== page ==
What's interesting about this generation is that, because they live on the internet, they're constantly exposed to people inside and outside their generation. So the speed at which the secret word has to change is really rapid. They have to change it every single day, and it's done through this meme culture. Meme culture is actually interesting to me—it's the cultural zeitgeist that protects Gen Z from outside influences. And if you don't know what the latest meme is, you have to stay out.

And to the Corn Kid, it's like you guys are right at the center of that. You have to jump on these things, and be relevant to tap into this new generation. I think that's what brands are struggling with so bad. It moves 10 times faster than brands can keep up. So brands are struggling. You've had all these flops. I'm trying to think of examples off the top of my head, but there are so many instances of brands being six months too late—

ARTHUR: —It’s so cringe.

TYLER: The opposite effect of what they thought, it's like, “Oh man, that's such an old meme. What are you doing?”

ARTHUR: Totally. It’s like you had one brilliant social media intern or social media associate who had this idea, brought it up in like a bi-weekly meeting, and then it had to go through 14 levels of approval, had to get up to the GC who was backlogged, and seven months later like they get content approvals and you know every brand out there, group it, do all this stuff

TYLER: So by the time it comes out it's like it totally misses the mark. 

ARTHUR: Yeah, the brands right now because of how quickly content and culture is moving, 99.9% of brands, they're like undercover cops in a high school hallway. It's just so cringe. To your point around the meme culture, like fame is evolving drastically right now, and who you and I grew up knowing to be famous—Leo DiCaprio, Tom Brady—they're still going to be A-list, but they are not necessarily A-list to your brother and sister, right? They probably don't know who Leo DiCaprio is, or they can give a shit about Leo DiCaprio, who 

TYLER: —they can't know who he is, but he's not relevant. 

ARTHUR: He's completely irrelevant to them, right? And so fame is like a pyramid. You have your like the eye of the pyramid, that's your Bonos, and your Leos, and the true, true, true A-listers—that's a.000001% of talent. Then you have this massive base, and the base continues to grow every single day.

You look at the Bachelorette that was just on, and ten years ago, if you were on the Bachelorette, you probably still have a private Instagram account with like 2,000 followers. If you were on the Bachelorette this last season, you probably have half a million followers right now, and the same goes for anybody who is part of this like meme generation, where fame is enabling them, or the speed at which things are moving in social media is enabling them to be famous and maintain a level of fame and fan base, but they have a very hard time monetizing that, and that's where Cameo has been so impactful for a lot of this mid-tail to long-tail of talent who are really on their way up, or they're on their way down, but they want to connect with fans, they need to continue to build that relationship.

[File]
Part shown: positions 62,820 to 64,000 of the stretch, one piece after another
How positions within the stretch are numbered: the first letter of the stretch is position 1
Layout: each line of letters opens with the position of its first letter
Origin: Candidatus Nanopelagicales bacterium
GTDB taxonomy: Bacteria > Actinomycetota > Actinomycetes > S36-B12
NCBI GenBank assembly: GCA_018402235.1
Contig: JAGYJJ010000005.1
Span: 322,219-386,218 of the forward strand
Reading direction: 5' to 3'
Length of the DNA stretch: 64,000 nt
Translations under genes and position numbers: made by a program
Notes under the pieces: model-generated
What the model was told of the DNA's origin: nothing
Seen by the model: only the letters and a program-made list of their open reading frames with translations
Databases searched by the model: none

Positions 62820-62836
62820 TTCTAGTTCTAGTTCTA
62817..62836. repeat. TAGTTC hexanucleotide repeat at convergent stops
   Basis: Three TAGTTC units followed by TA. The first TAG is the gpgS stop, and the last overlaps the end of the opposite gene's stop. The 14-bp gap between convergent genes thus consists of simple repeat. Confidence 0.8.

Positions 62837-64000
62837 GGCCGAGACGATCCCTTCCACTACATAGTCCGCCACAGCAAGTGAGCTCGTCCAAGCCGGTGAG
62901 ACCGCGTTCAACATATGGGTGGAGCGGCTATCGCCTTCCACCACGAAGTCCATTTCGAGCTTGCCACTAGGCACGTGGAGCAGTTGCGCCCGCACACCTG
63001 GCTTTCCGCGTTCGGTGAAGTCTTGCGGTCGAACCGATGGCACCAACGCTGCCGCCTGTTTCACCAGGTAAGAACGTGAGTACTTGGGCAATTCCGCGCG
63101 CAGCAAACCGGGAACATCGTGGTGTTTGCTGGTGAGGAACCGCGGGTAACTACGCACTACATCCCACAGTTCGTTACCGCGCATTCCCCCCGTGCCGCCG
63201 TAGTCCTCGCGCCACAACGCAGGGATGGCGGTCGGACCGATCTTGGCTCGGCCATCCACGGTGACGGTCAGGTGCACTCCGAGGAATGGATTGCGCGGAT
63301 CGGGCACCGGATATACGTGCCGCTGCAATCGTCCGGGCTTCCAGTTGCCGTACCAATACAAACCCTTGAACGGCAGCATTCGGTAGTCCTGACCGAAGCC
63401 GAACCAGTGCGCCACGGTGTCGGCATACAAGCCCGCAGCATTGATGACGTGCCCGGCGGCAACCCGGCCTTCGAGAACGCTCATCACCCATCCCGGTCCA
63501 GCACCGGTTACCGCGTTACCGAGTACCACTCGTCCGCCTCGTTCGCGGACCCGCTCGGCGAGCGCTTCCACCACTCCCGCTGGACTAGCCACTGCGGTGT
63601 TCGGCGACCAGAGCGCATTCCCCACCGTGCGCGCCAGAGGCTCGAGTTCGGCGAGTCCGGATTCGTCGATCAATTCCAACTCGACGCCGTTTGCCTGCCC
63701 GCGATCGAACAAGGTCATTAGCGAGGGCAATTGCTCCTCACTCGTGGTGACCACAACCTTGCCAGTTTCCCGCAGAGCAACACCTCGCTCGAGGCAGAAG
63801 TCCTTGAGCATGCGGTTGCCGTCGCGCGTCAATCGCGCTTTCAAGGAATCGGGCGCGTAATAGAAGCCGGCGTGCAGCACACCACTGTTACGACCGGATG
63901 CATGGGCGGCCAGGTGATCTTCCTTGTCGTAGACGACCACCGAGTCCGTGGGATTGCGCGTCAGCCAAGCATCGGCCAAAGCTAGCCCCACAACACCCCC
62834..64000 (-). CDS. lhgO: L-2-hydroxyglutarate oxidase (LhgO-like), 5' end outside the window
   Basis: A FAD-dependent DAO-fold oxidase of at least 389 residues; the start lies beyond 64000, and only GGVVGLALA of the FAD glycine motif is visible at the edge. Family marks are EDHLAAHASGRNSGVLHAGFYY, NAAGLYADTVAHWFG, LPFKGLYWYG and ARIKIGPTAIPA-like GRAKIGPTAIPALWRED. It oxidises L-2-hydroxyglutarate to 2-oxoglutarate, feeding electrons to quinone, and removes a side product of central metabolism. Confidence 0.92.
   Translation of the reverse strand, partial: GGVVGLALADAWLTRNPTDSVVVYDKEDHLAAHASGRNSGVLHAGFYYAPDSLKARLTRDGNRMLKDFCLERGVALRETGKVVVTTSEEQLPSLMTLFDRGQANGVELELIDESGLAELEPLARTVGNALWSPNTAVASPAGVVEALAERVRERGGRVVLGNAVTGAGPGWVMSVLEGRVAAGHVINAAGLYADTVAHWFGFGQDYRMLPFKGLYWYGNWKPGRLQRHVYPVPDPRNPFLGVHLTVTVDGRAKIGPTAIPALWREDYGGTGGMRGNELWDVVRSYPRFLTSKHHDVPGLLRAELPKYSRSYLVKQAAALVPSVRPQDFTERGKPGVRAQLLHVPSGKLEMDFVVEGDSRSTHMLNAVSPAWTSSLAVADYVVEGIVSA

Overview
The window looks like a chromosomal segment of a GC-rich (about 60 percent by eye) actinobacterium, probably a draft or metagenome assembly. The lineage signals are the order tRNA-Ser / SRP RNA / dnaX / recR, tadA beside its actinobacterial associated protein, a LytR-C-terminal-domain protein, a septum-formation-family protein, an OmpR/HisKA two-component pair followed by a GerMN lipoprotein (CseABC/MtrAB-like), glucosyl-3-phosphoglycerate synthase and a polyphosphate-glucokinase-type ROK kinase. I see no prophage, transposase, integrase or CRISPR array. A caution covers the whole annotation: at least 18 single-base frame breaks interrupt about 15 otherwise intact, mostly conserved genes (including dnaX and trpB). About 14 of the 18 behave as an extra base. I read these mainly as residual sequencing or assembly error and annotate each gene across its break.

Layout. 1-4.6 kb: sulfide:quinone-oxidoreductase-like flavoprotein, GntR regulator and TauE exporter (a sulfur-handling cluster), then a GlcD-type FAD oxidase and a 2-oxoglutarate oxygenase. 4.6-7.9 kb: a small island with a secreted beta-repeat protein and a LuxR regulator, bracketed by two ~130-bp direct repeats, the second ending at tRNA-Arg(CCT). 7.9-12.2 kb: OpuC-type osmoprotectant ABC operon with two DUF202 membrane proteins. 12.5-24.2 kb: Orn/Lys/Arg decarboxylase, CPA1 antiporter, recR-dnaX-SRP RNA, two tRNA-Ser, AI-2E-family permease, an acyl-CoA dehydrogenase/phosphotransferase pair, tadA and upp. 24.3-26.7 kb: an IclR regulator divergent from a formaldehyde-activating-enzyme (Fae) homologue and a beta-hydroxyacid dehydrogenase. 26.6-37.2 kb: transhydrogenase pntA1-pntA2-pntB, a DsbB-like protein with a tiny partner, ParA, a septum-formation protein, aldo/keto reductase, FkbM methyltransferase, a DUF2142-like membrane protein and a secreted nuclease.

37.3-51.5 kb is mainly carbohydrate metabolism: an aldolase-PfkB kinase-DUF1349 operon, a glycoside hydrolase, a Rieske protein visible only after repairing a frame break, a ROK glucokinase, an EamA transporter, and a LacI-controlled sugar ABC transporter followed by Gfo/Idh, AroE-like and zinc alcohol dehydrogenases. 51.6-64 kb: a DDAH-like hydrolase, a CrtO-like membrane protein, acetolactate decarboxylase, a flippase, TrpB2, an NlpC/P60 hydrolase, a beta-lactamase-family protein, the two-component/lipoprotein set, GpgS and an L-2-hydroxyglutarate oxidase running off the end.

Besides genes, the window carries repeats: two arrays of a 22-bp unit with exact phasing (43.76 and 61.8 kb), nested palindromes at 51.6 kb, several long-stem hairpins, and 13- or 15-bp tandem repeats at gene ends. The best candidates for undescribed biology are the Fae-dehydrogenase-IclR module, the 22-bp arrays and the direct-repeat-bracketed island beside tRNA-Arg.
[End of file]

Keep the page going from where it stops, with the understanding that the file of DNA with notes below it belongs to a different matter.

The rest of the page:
Yeah. Yeah, it's fascinating. I mean, I hadn't thought of that as much too, just like the evolving nature of fame and how it all ties together, and just how fast culture is moving. I don't feel, I mean, we were growing up, I didn't feel like culture was moving this fast. It felt like things changed slowly, and there was almost unnoticeable when things were changed, but now it's like, it's just like moving at such a rapid pace. 

I mean, not to completely waylay this conversation, but if you look at the mental health of this youngest generation, it totally makes sense to me. I don't understand how kids keep up with the speed at which things are changing, and how much effort it takes. My little brother talks about—he's a sophomore in high school. I remember high school. It took a lot of effort to be cool and fit in and find your friends and do this, and he's like, well, yeah, but you have to do that in the physical world, and you have to do it in the digital world. He's like, you can be cool at school and have a crappy Fortnite

player, and then people will make fun of you in person because of your Fortnite identity. I'm like, oh my God, now there's all this new access that you have to worry about being cool and staying on trend, and it's overwhelming.

ARTHUR: It’s brutal.

TYLER: So Arthur, we talked about this a little bit before. I think, for anyone listening, obviously, some big news out of Cameo recently is you guys just did some layoffs, and I think it's an amazing opportunity to talk to somebody who's dealt with that as the president of Cameo like you have, and an amazing learning opportunity, and I think like a humanizing opportunity too, right?